Firefighters extinguish Puerto Rico blaze

A fire started at a fuel storage facility in Puerto Rico and finally after three days was put out. This fire caused many residents to have to leave their homes. The initial explosion shook the groung with the force of a 2.8 magnitude earthquake. Once firefighters eventually calmed the flames they estimated that seventeen tanks were lost or damaged in the fire. FBI agents found graffiti near the facility and are treating the incident as a crime scene. The loss is said to add up to 6.4 million dollars. The Puerto Rican governor said that the main concern was to deal with the air and water pollution caused by the fire. The oil loss will should not be an issue according to the governor.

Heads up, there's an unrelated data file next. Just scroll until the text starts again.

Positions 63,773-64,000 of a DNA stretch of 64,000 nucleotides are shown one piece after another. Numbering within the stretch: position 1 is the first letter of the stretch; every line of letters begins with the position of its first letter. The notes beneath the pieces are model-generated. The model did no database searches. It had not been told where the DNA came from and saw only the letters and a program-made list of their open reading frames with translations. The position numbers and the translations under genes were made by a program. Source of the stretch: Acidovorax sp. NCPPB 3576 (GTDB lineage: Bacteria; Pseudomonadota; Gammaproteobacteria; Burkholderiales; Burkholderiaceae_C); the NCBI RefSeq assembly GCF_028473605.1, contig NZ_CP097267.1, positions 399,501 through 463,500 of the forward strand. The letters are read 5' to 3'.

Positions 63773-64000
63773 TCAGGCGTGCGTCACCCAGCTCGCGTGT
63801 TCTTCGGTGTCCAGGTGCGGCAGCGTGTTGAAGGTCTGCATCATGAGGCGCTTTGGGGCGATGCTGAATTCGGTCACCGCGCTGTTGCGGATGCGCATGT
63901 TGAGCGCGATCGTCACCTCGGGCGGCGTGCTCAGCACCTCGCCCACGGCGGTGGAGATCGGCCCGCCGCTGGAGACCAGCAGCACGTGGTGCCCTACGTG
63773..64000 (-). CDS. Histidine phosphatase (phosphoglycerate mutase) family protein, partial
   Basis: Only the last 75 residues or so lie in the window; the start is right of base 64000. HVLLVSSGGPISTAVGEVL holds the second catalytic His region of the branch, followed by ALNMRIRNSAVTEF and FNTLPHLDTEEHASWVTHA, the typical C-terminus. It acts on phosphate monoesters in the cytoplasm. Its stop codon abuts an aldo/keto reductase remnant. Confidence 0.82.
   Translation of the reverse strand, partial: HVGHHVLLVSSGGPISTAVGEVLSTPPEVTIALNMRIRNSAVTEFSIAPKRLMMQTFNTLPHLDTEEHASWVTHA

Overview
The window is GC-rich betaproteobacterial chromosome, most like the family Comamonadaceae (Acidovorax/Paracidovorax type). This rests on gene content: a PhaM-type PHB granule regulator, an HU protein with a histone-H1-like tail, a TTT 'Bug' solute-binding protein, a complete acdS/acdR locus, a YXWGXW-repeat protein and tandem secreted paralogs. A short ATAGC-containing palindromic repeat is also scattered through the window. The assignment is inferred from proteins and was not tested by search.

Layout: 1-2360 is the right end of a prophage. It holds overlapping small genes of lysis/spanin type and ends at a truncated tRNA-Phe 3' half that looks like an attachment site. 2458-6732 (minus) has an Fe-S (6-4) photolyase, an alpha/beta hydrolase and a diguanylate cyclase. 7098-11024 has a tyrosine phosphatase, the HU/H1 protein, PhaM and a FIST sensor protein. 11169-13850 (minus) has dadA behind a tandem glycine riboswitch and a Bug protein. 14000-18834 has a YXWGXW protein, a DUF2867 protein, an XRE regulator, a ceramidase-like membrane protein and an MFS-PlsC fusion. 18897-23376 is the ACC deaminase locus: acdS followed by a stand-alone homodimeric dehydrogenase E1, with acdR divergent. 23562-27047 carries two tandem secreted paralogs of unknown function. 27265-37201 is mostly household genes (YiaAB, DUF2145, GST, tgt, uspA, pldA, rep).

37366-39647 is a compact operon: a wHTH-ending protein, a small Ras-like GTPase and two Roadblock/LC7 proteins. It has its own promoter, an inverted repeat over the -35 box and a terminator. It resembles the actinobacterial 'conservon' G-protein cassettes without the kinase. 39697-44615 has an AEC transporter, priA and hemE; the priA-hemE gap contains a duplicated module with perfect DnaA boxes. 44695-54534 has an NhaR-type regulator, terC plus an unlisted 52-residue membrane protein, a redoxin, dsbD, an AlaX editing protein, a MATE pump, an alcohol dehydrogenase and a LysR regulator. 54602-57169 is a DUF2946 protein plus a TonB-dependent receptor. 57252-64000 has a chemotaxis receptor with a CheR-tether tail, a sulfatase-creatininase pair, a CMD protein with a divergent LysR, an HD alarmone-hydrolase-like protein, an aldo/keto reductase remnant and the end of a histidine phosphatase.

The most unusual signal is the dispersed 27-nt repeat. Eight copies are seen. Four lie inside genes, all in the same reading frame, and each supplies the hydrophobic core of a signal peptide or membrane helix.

By: Joe Longawa

Deadly bombings worst Iraq attack in two years

More than 130 were killed in a twin car bomb explosion in Iraq, with over 500 wounded. This is the most devestating terrorrist attack in Iraq in over 2 years. No one has yet taken responsibility for the attack, but there are strong suspicions that the bombings were hoping to deter the free elections coming up later this year. While doubt for the security levels in Iraq have come up since the attack, the Iraqi government have stated the strongest response to the attack will simply be to have the elections on schedule.

Nick Cramer

Saving The Coral